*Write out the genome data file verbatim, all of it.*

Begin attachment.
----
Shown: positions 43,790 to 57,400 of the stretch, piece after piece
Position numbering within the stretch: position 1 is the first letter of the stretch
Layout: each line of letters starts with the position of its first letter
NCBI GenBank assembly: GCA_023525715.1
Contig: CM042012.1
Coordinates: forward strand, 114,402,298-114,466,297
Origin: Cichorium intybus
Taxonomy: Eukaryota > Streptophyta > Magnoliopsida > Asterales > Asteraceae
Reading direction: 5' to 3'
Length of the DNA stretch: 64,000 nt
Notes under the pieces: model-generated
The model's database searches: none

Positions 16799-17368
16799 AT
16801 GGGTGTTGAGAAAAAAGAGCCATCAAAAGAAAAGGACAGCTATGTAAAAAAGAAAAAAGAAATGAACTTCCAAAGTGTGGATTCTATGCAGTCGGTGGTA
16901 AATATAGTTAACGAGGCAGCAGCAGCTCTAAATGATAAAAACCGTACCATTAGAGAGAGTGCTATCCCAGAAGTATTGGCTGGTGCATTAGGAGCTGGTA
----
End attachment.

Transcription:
Shown: positions 43,790 to 57,400 of the stretch, piece after piece
Position numbering within the stretch: position 1 is the first letter of the stretch
Layout: each line of letters starts with the position of its first letter
NCBI GenBank assembly: GCA_023525715.1
Contig: CM042012.1
Coordinates: forward strand, 114,402,298-114,466,297
Origin: Cichorium intybus
Taxonomy: Eukaryota > Streptophyta > Magnoliopsida > Asterales > Asteraceae
Reading direction: 5' to 3'
Length of the DNA stretch: 64,000 nt
Notes under the pieces: model-generated
The model's database searches: none

Positions 16799-17368
16799 AT
16801 GGGTGTTGAGAAAAAAGAGCCATCAAAAGAAAAGGACAGCTATGTAAAAAAGAAAAAAGAAATGAACTTCCAAAGTGTGGATTCTATGCAGTCGGTGGTA
16901 AATATAGTTAACGAGGCAGCAGCAGCTCTAAATGATAAAAACCGTACCATTAGAGAGAGTGCTATCCCAGAAGTATTGGCTGGTGCATTAGGAGCTGGTA